Sometimes life throws you lemons, so you’d better have some sugar handy to make lemonade!
Last year, Hurricane Harvey dropped billions of “lemons” on the Gulf Coast area.
I was born in and grew up in Houston, and I write this post from dry West Texas. Like many who watched the horrific flooding and now unprecedented cleanup unfold, I’ve been felt helpless so far away. So I’m helping with food.
While I can’t physically help those who live through a hurricane, I can provide food safety tips and recipes that you can use when you’ve got to rely on what’s in the pantry.Cleaning up after #HurricaneHarvey? #Foodsafety tips and #Pantry #recipes here. bit.ly/2ePDrwi Click To Tweet
Food Safety First
First a few Food Safety Tips from The Academy of Nutrition and Dietetics. Read the entire helpful post here. Food Safety in the Home After Hurricane and Flooding. More resources here from FDA.gov.
- Don’t eat any food that came in contact with flood waters.
- Do not eat food packed in plastic, paper, cardboard, cloth and similar containers that have been water damaged.
- Undamaged, commercially-prepared foods in all-metal cans or retort pouches can be saved if you remove the labels, thoroughly wash the cans, rinse them and then disinfect them with a sanitizing solution consisting of 1 tablespoon of bleach per gallon of potable water. Finally, re-label containers that had the labels removed, including the expiration date, with a marker.
- If the power goes out, the food in your refrigerator will stay cold for about 4 hours, if it is not opened. Food in the freezer will stay frozen for about 48 hours if it’s full; 24 hours if it’s half full.
- Discard any perishable food that has been at room temperature for more than 2 hours.
- Discard the ice in the ice maker and discard 3 more batches of ice after sanitizing the inside with a bleach solution of 1 tablespoon bleach to 1 gallon of water. This same bleach solution can be used to sanitize counters and let air dry; cooking utensils–soak for 15 minutes,
- Run your dishwasher 3 times empty to make sure all the water lines are clean.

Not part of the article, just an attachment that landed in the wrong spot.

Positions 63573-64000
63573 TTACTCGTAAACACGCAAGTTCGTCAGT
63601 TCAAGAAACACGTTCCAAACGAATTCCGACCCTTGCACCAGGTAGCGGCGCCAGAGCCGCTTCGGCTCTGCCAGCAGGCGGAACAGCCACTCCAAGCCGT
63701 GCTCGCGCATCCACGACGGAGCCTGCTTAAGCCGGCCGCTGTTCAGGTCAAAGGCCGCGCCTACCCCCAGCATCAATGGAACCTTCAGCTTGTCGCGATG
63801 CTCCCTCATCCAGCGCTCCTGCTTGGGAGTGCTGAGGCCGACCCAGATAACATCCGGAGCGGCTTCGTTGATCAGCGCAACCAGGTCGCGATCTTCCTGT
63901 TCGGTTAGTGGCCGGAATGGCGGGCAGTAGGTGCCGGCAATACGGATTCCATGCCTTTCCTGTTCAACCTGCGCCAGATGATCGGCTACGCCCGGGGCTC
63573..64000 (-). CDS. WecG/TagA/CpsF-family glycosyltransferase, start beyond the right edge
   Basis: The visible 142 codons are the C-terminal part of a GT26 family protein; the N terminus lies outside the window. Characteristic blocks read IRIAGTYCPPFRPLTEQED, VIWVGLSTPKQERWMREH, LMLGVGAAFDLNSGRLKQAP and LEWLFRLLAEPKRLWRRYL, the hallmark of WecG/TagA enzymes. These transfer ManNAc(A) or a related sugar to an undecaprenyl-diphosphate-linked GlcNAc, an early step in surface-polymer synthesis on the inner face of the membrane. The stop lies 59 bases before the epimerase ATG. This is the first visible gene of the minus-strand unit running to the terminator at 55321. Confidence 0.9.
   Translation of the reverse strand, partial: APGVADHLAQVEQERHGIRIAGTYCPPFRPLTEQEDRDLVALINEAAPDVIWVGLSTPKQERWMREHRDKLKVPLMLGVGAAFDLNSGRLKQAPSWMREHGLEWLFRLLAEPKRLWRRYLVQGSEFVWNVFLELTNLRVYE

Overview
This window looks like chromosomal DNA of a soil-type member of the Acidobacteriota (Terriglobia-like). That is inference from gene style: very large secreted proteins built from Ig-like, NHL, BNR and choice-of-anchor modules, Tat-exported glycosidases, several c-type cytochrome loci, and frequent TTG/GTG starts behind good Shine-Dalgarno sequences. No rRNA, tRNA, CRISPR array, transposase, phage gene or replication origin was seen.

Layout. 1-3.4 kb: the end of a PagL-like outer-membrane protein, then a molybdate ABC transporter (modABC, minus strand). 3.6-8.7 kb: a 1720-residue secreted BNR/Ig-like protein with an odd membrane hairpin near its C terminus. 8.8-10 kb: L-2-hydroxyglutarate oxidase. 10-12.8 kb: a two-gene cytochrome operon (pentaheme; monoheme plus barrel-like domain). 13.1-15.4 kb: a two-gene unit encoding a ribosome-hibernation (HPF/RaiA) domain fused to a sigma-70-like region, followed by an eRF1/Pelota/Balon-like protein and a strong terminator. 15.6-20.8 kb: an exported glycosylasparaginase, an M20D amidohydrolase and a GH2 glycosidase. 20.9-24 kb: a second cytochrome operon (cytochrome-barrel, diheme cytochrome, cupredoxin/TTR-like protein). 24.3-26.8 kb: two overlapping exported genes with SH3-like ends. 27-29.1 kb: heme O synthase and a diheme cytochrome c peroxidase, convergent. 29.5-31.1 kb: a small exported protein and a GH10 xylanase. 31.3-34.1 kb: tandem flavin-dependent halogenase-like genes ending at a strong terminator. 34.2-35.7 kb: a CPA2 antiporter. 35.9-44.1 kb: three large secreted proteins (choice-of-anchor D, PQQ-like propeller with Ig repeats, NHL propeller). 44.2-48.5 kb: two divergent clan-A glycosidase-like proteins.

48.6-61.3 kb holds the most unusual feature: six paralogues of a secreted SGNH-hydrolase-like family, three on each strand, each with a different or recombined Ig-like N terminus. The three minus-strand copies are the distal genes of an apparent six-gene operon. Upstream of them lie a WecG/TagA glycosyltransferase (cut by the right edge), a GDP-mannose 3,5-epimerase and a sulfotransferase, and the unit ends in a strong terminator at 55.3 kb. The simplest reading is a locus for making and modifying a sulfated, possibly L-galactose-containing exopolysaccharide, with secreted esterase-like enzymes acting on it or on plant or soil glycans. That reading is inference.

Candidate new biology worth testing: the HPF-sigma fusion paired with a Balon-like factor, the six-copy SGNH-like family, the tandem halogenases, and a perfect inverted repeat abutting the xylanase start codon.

- Replace the filters in your refrigerator’s ice machine and water dispenser and run the water through those lines for 10-15 minutes before using.
I’ve always sworn by keeping the pantry stocked–just in case. Just in case you’re sick and don’t feel like going to the store, or just in case it’s the end of the month and you can’t afford to go to the store, or in the situation that presents itself to much of the Texas and Louisiana coasts, Hurricane Harvey has knocked down your door.
This Pasta Puttanesca recipe from LiveBest is so simple–tomato based with a few yummy additions–capers and black olives. If you don’t have all the ingredients, just improvise!
Rice–it’s something most of us have in our pantry. You may not know it, but you probably have most, if not all the ingredients to create this delicious Lentil Cranberry Saffron Rice. You can sub any type of canned beans to add protein to this dish if you don’t have lentils. Don’t sweat it if you have to skip some of the spices or fresh orange rind.
With a few basic staples–tuna, pasta, and soy sauce (don’t sweat it if you don’t have sesame oil), you can put together this Cold Tuna Sesame Noodle Recipe from GetRealAbout Seafood. Sub peanuts for sesame seeds if needed and don’t worry if you don’t have any of the called-for raw veggies.
The basics for this Tuna Penne Nicoise from GetRealAboutSeafood are in most people’s pantry–canned tuna, green beans and pasta.No fresh tomatoes? No worries–just used chopped canned or salsa. Make a large batch and share with a neighbor.
During times of trouble, nothing spells comfort food more than Tex-Mex. This simple slow cooker recipe for Slow Cooker Tex-Mex Chicken and you most likely have all the ingredients in your pantry. Check out more healthy recipes at MyMenuPal.com.
When you’re doing major clean-up, it’s best to have some healthy stick-to-your-ribs snacks around.
These protein squares have a secret protein-rich ingredient that you don’t need to divulge–chick peas! Beans are remarkably undetectable in things like brownies and blended veggie soups. This recipe from BeeKayNutrition is a sweet comfort food, but also amazingly nutritious.
Don’t let Hurricane Harvey spoil your appetite for healthy treats. The next two recipes can be done by kids!
If you’re lucky enough to have dates and a few other pantry items, you can make these Cranberry Orange Energy Bites from One Hungry Bunny. Just what you need to fuel after-flood clean up. No fresh oranges on hand? Not to worry, you can just use 1/4 to 1/3 cup of orange juice (or other juice) and 1 tablespoon of dried orange rind instead. If you’ve got raisins, but no dates, find out how to use those instead here.
Here’s another quick-to-make energy bite Almond Pistachio Cocoa Bites recipe from Amy Gorin RD. You can only do peanut butter and honey sandwiches for so long before they get tiring. These bites call for almond butter, but you can just as easily substitute peanut butter.
Hopefully these food safety tips and simple pantry recipes can help you power through the clean up. Good luck and godspeed.
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